Plant and Soil

, Volume 321, Issue 1–2, pp 385–408

Rhizosphere processes and management in plant-assisted bioremediation (phytoremediation) of soils

Review Article

Abstract

Plant-assisted bioremediation or phytoremediation holds promise for in situ treatment of polluted soils. Enhancement of phytoremediation processes requires a sound understanding of the complex interactions in the rhizosphere. Evaluation of the current literature suggests that pollutant bioavailability in the rhizosphere of phytoremediation crops is decisive for designing phytoremediation technologies with improved, predictable remedial success. For phytoextraction, emphasis should be put on improved characterisation of the bioavailable metal pools and the kinetics of resupply from less available fractions to support decision making on the applicability of this technology to a given site. Limited pollutant bioavailability may be overcome by the design of plant–microbial consortia that are capable of mobilising metals/metalloids by modification of rhizosphere pH (e.g. by using Alnus sp. as co-cropping component) and ligand exudation, or enhancing bioavailability of organic pollutants by the release of biosurfactants. Apart from limited pollutant bioavailability, the lack of competitiveness of inoculated microbial strains (in particular degraders) in field conditions appears to be another major obstacle. Selecting/engineering of plant–microbial pairs where the competitiveness of the microbial partner is enhanced through a “nutritional bias” caused by exudates exclusively or primarily available to this partner (as known from the “opine concept”) may open new horizons for rhizodegradation of organically polluted soils. The complexity and heterogeneity of multiply polluted “real world” soils will require the design of integrated approaches of rhizosphere management, e.g. by combining co-cropping of phytoextraction and rhizodegradation crops, inoculation of microorganisms and soil management. An improved understanding of the rhizosphere will help to translate the results of simplified bench scale and pot experiments to the full complexity and heterogeneity of field applications.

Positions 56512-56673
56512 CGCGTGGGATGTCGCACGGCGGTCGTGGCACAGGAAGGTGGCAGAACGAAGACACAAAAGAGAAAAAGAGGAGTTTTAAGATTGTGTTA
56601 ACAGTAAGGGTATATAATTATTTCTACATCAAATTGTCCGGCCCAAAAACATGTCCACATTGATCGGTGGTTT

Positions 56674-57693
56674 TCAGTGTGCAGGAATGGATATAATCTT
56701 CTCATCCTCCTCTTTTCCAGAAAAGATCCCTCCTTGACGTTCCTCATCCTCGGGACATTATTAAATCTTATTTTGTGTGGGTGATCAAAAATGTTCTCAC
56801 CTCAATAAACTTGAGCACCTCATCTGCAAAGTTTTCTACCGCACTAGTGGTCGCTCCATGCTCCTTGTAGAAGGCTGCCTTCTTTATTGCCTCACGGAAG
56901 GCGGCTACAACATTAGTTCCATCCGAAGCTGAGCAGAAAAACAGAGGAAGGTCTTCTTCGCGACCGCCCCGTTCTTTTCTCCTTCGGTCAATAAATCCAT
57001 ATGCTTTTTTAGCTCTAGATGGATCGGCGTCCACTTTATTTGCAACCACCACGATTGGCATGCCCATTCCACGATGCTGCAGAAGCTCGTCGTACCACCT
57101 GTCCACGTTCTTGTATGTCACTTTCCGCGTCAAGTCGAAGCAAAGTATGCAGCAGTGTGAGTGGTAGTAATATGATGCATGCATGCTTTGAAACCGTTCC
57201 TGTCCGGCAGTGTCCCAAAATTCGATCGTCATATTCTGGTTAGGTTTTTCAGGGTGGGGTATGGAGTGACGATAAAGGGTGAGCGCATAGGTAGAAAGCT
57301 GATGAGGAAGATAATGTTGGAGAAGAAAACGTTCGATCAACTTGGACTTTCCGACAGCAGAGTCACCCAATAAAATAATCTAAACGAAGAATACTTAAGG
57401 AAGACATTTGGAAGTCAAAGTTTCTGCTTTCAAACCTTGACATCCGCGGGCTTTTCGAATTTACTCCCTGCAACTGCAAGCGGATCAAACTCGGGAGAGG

Keywords

Bioremediation Phytoremediation Rhizosphere Rhizosphere manipulation Organic pollutants Metals 

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© Springer Science+Business Media B.V. 2008

Authors and Affiliations

  1. 1.Universität für Bodenkultur WienWienAustria

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